With Canada’s grand legalization experiment well underway, we’ve been able to see how some legacy brands have been able to survive and thrive in the legal market. These companies spent years perfecting their products and branding in the hopes of joining the legal market someday. It worked. While these products may once have only been found under pop-up tents around Vancouver or Toronto — or hand-delivered, if you knew who to call — they’re now sitting pretty on store shelves.
From a nondescript warehouse to storefronts in Ontario and British Columbia, “Canada’s most notorious cannabis brand” is a little more torious now that it’s legal. Ghost Drops recently launched a new brand platform — The League — aimed at helping other legacy brands transition to the legal market. The company called the move its “core business strategy” in a release. The League’s first brand is Hasho, from well-known Toronto-based hash maker Mike “Hasho” Imposimato.
Boutique weed growers Carmel are trying to convince legacy connoisseurs that the legal market can be just as good. The former “ride or die” grey marketeers have now found a home in Ontario’s legal market, aiming to push the scientific boundaries of what legal cannabis can look like, through limited drops of unique strains. Carmel’s number 1 challenge? “Tons of paperwork,” according to a profile of founders Drew Lian and Chris Marmion.
“Canada’s OG legacy pre-roll brand” is still doing what it does best: making fat joints. They launched last year as a legal outfit and have since partnered with companies like AHLOT, which releases limited edition weed drops, and psychedelic therapy brand B.C. Craft Supply Co. Their branding takes inspiration from the B.C. wilderness, with bear and camping themes throughout.
flir creates epicurean delights for a “discerning food-forward audience” — which is a fancy way of saying it makes delicious chocolate that gets you high. Formerly EP Infusions, the flir team has gone from cooking up CBD powerballs in their home kitchen to utilizing high-end technology to transform cannabis oil into water-soluble emulsions that don’t even taste like weed. The company is also in the “brand house” game as part of Gallery Brands, which aims to help other legacy outfits transition to the legal market.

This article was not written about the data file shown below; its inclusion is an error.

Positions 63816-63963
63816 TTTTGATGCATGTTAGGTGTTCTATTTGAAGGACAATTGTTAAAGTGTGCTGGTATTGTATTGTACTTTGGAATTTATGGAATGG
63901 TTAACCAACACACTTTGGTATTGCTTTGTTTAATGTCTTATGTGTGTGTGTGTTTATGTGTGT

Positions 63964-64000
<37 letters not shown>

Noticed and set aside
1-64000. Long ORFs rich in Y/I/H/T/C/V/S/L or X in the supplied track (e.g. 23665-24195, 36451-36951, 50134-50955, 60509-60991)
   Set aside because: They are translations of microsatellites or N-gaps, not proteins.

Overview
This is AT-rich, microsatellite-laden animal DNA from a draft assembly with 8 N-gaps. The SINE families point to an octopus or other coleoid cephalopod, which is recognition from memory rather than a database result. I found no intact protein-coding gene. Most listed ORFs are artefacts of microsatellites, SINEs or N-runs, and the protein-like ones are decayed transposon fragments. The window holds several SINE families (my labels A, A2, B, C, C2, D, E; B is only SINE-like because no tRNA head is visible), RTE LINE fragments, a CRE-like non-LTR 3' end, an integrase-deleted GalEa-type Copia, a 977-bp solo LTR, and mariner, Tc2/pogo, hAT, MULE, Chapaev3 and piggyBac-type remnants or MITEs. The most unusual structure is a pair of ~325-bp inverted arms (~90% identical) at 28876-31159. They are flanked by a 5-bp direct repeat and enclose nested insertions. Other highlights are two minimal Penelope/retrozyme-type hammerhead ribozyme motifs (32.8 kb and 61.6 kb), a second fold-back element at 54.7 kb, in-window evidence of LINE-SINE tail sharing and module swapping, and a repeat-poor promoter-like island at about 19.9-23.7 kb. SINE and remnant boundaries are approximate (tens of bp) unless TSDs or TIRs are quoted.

Three-time Cannabis Cup-winning Dymond Concentrates is no stranger to the industry. The company is “soil to oil,” meaning they manage every part of cannabis cultivation to the final product, whether it be shatter, resin, or their titular diamonds. Legalization has allowed Dymond to not only make their own products but to expand into processing other people’s harvests into extracts for a fee.
Ari Cohen and Tabitha Fritz started out in a Toronto kitchen making edibles out of vaporized weed. These days, the small batch producer is still cranking out treats — on a retail scale. They pride themselves on building flavors that work with the plant, instead of trying to cover it up.
THC Canada was one of those pre-legalization dispensaries that didn’t feel quite real. Since 2016, the company has been operating in South Vancouver, relocating and reopening many times. They reopened legally in 2020 and have never looked back, forming a Genius-bar aesthetic with lots of glossy whites. The brand focuses on small-batch flower for an experienced customer base.
Starting in 2013 before legalization, ARCannabis served about 45,000 people through its 10 stores across Canada. They’ve since shuttered and reopened to become a full legal player. The company is now Vancouver’s biggest cannabis chain with four stores in the city.